But this news is still really freaking cool.

The bottom line of all this?

There's a lot about our own history and the history of our planet that we still don't know. There's still a lot to learn. Which is pretty incredible, when you think about it.


(Oooooooooh).

The even bottomer line?

Isn't it cool that scientists are always trying to prove themselves wrong? Like, for 100 years, scientists thought they were certain that the Brontosaurus and Apatosaurus were the same dinosaur. But still, a bunch of them were like, "Nope. Not good enough. Let's look into this again." Science is freaking fantastic.


The bottomest line?

Take that, that kid!

(And put away that smug little ribbon too.)

Images courtesy of John Scully, Walden University, Ingrid Scully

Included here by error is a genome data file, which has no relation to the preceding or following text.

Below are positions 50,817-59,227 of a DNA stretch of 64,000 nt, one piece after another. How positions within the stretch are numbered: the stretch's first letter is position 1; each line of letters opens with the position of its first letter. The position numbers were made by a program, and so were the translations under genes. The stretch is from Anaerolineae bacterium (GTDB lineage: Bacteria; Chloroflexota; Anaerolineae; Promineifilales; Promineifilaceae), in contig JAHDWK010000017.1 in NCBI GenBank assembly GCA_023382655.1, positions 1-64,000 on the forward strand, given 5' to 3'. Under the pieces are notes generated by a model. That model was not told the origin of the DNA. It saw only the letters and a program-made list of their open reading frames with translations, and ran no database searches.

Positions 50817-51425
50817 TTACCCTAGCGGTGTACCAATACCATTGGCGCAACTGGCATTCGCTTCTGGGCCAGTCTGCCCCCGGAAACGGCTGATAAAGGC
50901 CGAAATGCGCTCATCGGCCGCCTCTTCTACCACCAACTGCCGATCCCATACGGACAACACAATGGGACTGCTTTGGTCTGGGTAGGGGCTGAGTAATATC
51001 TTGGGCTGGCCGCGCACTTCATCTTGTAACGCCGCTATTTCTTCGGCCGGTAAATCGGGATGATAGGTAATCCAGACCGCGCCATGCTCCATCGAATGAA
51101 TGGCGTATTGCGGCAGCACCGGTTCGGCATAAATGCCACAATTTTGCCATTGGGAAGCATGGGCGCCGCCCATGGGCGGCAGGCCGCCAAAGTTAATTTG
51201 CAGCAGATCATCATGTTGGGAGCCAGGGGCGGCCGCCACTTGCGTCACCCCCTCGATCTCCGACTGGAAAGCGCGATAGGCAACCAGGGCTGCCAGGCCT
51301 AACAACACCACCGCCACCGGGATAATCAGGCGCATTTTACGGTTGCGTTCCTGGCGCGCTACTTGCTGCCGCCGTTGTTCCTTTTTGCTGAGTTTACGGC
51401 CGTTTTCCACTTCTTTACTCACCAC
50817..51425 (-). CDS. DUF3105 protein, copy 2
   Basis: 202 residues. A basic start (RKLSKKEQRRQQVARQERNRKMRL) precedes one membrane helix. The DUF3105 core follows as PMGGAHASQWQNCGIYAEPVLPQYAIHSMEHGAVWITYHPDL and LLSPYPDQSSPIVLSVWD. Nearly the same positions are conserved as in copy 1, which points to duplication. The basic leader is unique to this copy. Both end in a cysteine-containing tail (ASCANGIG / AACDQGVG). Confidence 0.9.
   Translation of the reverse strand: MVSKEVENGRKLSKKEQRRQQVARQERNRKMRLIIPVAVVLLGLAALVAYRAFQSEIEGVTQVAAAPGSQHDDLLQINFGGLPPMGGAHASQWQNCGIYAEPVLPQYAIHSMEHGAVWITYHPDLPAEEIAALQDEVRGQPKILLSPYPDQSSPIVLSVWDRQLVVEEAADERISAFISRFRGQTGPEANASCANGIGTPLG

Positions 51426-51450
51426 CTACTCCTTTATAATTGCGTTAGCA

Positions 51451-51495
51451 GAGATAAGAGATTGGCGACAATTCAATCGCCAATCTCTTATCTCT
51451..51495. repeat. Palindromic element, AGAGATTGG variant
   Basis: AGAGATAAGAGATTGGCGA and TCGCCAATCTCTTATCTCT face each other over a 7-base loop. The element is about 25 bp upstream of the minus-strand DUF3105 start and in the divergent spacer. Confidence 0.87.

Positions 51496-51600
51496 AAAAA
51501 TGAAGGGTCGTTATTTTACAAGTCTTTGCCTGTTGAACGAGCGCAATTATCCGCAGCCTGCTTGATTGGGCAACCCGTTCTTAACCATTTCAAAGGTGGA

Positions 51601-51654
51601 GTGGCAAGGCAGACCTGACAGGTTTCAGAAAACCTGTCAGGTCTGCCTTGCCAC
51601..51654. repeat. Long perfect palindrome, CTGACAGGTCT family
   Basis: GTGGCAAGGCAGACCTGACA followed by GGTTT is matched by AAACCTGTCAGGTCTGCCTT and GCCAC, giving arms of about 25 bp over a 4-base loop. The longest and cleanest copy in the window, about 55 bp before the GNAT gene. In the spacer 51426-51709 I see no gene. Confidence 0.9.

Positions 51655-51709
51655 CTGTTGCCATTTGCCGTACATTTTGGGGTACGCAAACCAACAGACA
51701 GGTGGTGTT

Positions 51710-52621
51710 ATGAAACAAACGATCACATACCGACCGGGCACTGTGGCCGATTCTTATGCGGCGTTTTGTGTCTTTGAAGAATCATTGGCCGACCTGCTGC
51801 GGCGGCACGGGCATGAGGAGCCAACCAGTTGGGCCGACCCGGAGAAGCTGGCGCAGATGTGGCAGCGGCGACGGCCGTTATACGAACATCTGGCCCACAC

True

Since March of 2020, over 29 million Americans have been diagnosed with COVID-19, according to the CDC. Over 540,000 have died in the United States as this unprecedented pandemic has swept the globe. And yet, by the end of 2020, it looked like science was winning: vaccines had been developed.

In celebration of the power of science we spoke to three people: an individual, a medical provider, and a vaccine scientist about how vaccines have impacted them throughout their lives. Here are their answers:

John Scully, 79, resident of Florida

Photo courtesy of John Scully

When John Scully was born, America was in the midst of an epidemic: tens of thousands of children in the United States were falling ill with paralytic poliomyelitis — otherwise known as polio, a disease that attacks the central nervous system and often leaves its victims partially or fully paralyzed.